Though only a few cases of VP have been reported thus far, many similarities, as well as differences, exist between those reported and our case. Two overarching differences between our own and others’ cases are the age of the patient at presentation and the diffuse spread of the verrucous plaques. Currently, only 1 other case involving a pediatric patient has been documented in a 14-year-old female with disease limited to her scalp and treated successfully with topical agents.4 Additionally, many cases report relatively localized lesions, whereas our patient had lesions over 50% of his body surface.

Treatment of VP is still experimental and is largely based on available case reports and literature. Prior case reports and the response patients had to various medications lead to the belief that this is a potentially treatment-resistant subtype of psoriasis. Many therapies have been tried — topical, systemic, and biologic — with variable responses.9 Our patient was started on Ixekizumab, a humanized monoclonal antibody that targets interleukin-17A. After just 2 months of treatment, there was noticeable improvement in the patient’s quality of life, as well as in the condition of his skin, with a 50% reduction in the psoriasis area and severity index. In another report, the patient was most responsive to combination therapy, including methotrexate plus acitretin; though other reports suggest that methotrexate was not effective in treatment of disease.5 Our patient’s response to Ixekizumab appears to be the first case of VP responding to that specific biologic. Other reports suggest its use in linear psoriasis, reflecting that in those cases it is effective.10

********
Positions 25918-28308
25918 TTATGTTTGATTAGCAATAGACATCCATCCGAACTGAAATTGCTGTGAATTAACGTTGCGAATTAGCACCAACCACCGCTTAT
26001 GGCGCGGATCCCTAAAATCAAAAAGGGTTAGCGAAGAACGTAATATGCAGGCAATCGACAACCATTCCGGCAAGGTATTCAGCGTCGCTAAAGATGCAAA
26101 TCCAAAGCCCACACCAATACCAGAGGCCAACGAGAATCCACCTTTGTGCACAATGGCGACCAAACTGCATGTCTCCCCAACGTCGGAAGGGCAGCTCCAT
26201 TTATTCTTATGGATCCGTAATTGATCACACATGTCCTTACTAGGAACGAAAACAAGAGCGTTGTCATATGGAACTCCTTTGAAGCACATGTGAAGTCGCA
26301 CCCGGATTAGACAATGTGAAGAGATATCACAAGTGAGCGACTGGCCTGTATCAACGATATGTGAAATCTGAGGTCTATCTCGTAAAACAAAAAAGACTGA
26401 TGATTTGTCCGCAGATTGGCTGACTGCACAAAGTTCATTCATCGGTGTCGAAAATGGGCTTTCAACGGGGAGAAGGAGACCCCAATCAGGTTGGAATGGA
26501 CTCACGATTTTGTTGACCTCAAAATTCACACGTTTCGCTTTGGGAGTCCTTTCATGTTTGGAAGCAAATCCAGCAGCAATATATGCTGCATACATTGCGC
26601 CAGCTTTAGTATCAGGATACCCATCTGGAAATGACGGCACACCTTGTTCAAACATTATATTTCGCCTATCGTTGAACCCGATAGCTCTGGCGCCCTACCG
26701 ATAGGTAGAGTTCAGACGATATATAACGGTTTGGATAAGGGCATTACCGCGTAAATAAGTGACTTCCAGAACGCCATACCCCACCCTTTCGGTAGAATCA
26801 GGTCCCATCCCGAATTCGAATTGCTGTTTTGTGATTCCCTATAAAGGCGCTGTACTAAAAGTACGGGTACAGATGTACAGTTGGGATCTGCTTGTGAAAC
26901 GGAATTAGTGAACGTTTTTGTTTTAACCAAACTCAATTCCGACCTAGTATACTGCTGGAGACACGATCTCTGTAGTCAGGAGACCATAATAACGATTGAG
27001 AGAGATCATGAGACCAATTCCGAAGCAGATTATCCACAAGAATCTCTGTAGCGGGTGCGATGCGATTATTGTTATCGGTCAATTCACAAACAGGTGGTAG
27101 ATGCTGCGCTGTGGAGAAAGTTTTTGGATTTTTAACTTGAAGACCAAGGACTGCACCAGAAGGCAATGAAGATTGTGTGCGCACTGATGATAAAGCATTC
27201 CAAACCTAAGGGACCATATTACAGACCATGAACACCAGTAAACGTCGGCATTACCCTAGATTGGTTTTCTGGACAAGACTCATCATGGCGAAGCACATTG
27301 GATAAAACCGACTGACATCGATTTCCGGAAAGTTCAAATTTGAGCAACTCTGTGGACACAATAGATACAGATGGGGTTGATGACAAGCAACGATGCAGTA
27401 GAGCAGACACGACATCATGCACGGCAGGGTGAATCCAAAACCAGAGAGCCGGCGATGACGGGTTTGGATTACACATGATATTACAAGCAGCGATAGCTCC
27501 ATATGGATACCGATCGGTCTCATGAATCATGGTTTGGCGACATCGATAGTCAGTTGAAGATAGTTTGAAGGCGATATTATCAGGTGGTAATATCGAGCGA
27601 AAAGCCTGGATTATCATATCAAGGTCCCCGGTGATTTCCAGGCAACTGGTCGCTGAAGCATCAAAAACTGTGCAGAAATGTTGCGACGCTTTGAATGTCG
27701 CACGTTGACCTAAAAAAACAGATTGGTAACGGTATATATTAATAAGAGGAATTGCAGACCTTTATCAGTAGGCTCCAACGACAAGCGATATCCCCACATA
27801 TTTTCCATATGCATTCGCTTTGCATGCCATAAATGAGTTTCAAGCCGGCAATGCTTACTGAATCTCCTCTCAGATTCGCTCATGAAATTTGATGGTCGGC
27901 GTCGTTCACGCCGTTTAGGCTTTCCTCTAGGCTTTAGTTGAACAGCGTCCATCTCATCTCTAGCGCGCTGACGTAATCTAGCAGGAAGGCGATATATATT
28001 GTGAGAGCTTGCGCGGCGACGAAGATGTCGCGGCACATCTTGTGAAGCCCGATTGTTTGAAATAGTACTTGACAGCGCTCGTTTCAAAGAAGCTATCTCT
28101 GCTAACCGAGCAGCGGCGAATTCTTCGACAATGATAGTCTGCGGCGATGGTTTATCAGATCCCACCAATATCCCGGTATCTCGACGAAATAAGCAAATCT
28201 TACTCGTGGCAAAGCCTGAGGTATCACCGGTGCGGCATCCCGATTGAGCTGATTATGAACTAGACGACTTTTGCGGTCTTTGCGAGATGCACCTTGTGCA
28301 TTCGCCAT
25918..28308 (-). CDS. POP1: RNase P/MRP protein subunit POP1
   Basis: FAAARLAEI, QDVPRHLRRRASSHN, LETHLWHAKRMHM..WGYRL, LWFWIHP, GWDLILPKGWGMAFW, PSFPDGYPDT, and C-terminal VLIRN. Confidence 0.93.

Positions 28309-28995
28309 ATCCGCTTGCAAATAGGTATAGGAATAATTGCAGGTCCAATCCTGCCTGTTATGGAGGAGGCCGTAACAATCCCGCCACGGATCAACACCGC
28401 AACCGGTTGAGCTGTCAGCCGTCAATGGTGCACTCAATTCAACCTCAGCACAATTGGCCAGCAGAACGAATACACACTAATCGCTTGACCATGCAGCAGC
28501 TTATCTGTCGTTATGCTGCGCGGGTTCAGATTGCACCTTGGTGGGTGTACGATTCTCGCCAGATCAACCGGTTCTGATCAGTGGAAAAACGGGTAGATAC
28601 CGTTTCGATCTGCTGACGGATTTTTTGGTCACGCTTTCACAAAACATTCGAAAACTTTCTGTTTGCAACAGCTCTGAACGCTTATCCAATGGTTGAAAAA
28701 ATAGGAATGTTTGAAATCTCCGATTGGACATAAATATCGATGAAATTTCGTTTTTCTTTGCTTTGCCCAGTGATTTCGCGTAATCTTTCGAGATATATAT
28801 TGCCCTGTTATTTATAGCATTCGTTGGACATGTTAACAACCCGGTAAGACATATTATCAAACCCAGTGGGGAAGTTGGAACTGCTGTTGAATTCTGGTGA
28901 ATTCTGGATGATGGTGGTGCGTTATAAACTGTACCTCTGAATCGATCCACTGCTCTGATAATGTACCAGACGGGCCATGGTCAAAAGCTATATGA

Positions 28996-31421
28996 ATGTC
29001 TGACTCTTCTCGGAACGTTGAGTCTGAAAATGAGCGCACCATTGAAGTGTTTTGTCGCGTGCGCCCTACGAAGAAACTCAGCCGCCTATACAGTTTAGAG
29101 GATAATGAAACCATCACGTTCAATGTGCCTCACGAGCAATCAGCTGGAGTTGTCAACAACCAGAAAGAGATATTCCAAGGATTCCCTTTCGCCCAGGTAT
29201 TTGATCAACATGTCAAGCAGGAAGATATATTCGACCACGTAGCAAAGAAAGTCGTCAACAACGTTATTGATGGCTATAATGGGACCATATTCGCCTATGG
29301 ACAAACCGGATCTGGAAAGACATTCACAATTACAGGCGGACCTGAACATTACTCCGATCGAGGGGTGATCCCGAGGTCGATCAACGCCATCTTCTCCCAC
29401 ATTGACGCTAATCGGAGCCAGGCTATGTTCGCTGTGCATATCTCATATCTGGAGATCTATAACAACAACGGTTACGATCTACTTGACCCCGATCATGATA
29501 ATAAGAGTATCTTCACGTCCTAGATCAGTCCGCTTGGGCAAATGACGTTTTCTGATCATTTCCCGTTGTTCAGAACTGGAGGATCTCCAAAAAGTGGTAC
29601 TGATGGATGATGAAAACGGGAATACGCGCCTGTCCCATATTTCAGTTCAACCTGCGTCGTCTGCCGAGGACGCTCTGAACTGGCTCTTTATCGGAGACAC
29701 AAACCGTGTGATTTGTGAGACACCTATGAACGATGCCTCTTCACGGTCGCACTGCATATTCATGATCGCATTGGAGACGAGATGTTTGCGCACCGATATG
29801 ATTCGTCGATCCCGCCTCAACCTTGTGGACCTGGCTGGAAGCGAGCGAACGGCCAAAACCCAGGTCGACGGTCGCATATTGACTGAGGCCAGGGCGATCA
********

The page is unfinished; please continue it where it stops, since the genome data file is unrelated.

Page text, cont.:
VP has an atypical presentation and, as a result, can prove to be difficult both in diagnosis and treatment. As such, although many will consider differential diagnoses such as verrucous vulgaris, verrucous carcinoma, or, in our patient’s case, ichthyosis vulgaris, it is prudent to use both clinical and pathological findings to ensure the patient’s diagnosis and allow proper treatment. Additionally, it is important to note that, although the most common age at presentation is 53 years of age, pediatric cases have been documented and should therefore be considered. Further studies are needed to assess the efficacy of ixekizumab in the verrucous subtype of psoriasis.



This article has no funding source. The authors have no relevant conflicts of interest or competing interests to declare.



Samantha Sherkin and Christian Summa conducted library research on this subject using PubMed and constructed the original draft of the manuscript. Dr. David Crasto and Dr. Zackary Whitney provided information relevant to the case, and further assisted in construction of the manuscript. Dr. Lazlo Karai performed the histopathologic analysis. Dr. Stanley Skopit reviewed the manuscript in full and approved the final draft.



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Sherkin, Samantha, et al. “Pediatric Verrucous Psoriasis: A Case Report in a Pediatric Patient and Discussion of the Literature.” Journal of Drugs in Dermatology: JDD 21.8 (2022): 891-893.

Content and images used with permission from the Journal of Drugs in Dermatology.

Adapted from original article for length and style.